Title: Stabbing a Dynamic Set of Intervals

We describe optimal dynamic data structures for maintaining segments on the line, each with priority associated with it, such that we can find the interval of minimum priority containing a query point efficiently. For the case where each pair of intervals are either disjoint or one contains the other we give a particularly simple data structure. This special case is related to the problem of finding the longest prefix of a query string in a preprocessed collection of strings.

Based on joint work with P. Agarwal, L. Arge, M. Hershkoviz, E. Molad, K. Yi, and Bob Tarjan.

Title: Competitive Auctions

Bob Tarjan's seminal work on competitive analysis of online algorithms has been the inspiration for research in a broad array of areas within computer science. In this talk, we survey one such area: competitive auction design and analysis.

Title: Algorithms for Some Network Optimization Problems in Planar Graphs

Tarjan's Ph.D. research with Hopcroft, culminating in a linear-time planarity-testing algorithm, played a fundamental and vital role in the development of efficient graph algorithms. His work with Lipton on planar separators has also been highly influential. Planar graphs continue to be a useful testbed for algorithmic techniques. In this talk, we discuss some graph algorithms that achieve better performance (running time or output quality) by exploiting planarity. We address max-flow, shortest paths, traveling salesman, and Steiner tree.

Some of this work is joint with Glencora Borradaile and with Claire Mathieu.

Title: How to Cut a Birthday Cake and other Planar Separating Tales

This talk will discuss the "separation" of birthday cakes that contain many candles. Luckily such cakes can be modeled as a planar graph and the Separator Theorem can be applied to divide them. I will discuss the history of this theorem that Bob and I proved last century. I will also point out various variations on this theme--some old and some new. Finally, as a birthday gift to Bob, I will show how a new kind of separator theorem could lead to a more humanly understandable proof of the Four Color Theorem.

Title: Non-linearity in Davenport-Schinzel Sequences

A generalized Davenport-Schinzel sequence is one over a finite alphabet that contains no subsequences isomorphic to a fixed forbidden subsequence. Besides their applications in combinatorial geometry and the analysis of data structures (such as splay trees), Davenport-Schinzel sequences have given us a glimpse into one of Tarjan's Lilliputian fantasies: a mathematical world populated solely by industrious little inverse-Ackermanns, compressing their paths while strolling slowly to infinity.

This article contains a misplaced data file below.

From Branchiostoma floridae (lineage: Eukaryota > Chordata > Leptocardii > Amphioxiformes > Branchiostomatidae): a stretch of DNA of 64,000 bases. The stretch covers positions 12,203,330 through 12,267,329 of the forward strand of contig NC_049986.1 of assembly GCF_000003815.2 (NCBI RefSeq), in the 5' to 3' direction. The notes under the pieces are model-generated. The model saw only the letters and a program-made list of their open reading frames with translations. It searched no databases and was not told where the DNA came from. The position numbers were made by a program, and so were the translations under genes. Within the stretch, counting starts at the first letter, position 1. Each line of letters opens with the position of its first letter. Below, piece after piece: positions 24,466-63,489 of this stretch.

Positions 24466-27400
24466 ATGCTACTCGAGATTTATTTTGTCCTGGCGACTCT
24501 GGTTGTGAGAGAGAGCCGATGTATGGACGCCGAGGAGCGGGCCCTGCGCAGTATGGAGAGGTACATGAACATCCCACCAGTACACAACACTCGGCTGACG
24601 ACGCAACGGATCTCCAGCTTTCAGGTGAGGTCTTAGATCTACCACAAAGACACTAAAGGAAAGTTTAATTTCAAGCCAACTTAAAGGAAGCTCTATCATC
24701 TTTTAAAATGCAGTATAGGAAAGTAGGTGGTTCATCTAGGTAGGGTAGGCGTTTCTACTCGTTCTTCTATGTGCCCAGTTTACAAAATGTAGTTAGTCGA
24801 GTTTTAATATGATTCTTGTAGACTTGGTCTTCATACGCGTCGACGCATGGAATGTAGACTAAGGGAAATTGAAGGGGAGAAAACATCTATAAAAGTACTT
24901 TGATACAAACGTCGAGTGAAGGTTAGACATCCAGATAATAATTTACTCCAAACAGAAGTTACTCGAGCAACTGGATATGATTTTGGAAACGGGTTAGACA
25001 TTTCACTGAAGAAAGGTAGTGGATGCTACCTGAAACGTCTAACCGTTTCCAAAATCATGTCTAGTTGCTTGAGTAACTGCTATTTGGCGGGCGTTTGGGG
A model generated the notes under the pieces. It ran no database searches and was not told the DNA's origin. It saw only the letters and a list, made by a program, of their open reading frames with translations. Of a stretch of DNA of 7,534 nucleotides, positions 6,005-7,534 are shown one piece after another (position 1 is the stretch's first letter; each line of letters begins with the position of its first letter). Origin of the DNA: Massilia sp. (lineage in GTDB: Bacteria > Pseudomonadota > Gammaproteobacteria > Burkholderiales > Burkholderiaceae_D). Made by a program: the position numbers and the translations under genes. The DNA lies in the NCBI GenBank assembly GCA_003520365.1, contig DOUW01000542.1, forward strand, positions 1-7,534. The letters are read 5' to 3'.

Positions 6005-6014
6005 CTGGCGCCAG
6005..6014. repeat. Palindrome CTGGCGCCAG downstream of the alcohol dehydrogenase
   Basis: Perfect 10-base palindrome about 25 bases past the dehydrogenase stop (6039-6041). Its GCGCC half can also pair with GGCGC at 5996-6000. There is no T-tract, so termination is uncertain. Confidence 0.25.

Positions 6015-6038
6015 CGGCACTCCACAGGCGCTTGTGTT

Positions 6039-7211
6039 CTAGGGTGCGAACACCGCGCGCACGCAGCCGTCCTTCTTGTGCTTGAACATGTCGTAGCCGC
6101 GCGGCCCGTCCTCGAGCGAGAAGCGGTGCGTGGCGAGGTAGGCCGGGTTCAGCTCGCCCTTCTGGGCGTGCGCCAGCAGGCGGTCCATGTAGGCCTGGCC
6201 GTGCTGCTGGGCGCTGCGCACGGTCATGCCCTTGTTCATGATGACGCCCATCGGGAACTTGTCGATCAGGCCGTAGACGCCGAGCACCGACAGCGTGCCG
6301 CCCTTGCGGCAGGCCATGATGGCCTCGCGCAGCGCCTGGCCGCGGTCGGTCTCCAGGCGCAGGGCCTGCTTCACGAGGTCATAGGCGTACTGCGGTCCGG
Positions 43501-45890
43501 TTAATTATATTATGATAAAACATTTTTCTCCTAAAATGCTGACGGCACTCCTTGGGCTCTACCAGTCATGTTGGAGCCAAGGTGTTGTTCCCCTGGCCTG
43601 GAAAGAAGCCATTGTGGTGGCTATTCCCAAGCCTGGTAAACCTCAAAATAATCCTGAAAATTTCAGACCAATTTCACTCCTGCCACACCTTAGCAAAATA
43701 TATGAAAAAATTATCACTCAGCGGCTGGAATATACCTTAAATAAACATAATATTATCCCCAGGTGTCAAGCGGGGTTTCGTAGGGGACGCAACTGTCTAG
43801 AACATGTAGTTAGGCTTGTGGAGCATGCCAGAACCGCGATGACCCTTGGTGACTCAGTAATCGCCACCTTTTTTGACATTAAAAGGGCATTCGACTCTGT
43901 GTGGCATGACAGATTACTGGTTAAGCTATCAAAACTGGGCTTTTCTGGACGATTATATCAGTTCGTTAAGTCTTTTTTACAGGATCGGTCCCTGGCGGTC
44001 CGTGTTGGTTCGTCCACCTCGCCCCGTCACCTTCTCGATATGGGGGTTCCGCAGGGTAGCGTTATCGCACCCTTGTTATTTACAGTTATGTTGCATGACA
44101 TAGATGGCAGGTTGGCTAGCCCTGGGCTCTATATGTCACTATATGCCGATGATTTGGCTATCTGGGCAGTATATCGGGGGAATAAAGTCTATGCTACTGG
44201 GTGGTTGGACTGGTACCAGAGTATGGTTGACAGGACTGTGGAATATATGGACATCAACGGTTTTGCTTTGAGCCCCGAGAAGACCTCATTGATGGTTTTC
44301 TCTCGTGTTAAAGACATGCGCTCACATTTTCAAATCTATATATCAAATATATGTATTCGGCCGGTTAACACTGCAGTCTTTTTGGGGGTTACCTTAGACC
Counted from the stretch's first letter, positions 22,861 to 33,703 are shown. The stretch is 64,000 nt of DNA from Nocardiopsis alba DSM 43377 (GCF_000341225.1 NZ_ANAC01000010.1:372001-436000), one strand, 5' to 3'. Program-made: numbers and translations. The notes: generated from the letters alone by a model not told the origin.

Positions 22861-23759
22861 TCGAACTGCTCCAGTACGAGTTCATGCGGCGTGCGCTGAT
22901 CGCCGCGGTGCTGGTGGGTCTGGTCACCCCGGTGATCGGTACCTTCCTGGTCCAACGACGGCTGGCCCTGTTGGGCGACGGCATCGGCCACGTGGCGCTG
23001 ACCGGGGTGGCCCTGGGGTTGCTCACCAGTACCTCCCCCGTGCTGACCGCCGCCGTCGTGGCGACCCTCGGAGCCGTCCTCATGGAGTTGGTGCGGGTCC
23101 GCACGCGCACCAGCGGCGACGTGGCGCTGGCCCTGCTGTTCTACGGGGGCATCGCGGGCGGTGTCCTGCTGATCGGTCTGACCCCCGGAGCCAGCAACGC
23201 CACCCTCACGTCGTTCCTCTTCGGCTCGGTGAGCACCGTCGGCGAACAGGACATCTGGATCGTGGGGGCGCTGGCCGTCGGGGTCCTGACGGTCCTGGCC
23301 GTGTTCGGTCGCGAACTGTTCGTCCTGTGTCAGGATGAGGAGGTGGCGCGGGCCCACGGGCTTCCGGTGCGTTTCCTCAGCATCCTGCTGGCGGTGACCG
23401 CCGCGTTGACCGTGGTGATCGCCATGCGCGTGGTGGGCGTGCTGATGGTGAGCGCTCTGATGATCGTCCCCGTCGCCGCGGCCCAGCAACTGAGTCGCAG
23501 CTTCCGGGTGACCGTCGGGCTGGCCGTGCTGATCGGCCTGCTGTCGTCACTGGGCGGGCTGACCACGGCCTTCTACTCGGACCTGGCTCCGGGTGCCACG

This talk will be a tour through the non-linear land of forbidden subsequences.

Title: Fun with Path Compression

I will discuss some refinements and generalizations of the recent top-down approach to analyzing the complexity of path compression.

Title: Union-Find with Constant Time Deletions

A union-find data structure maintains a collection of disjoint sets under the operations MAKESET, UNION, and FIND. Kaplan, Shafrir, and Tarjan [SODA 2002] designed data structures for an extension of the union-find problem in which elements of the sets maintained may be deleted. The cost of a DELETE operation in their implementations is essentially the same as the cost of a FIND operation. They left open the question whether DELETE operations can be implemented more efficiently than FIND operations. We resolve this open problem by presenting a relatively simple modification of the classical union-find data structure that supports DELETE, as well as MAKESET and UNION operations, in constant time, while still supporting FIND operations in O(log n) worst-case time and O(alpha_{(M+N)/N} n) amortized time. Here n is the number of elements in the set returned by the FIND operation, N is the total number of MAKESET operations performed, M is the total number of FIND operations performed, and alpha_i(j) is a functional inverse of Ackermann's function which decreases in the index i.

Our analysis supplies, in particular, a very concise potential-based amortized analysis of the standard union-find data structure that yields an O(alpha_{(M+N)/N)}(n)) amortized bound on the cost of FIND operations. All previous potential-based analyses yielded the weaker amortized bound of O(\alpha_{(M+N)/N}(N)). Furthermore, our tighter analysis extends to one-path variants of the path compression technique such as pass splitting.

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Document last modified on March 28, 2008.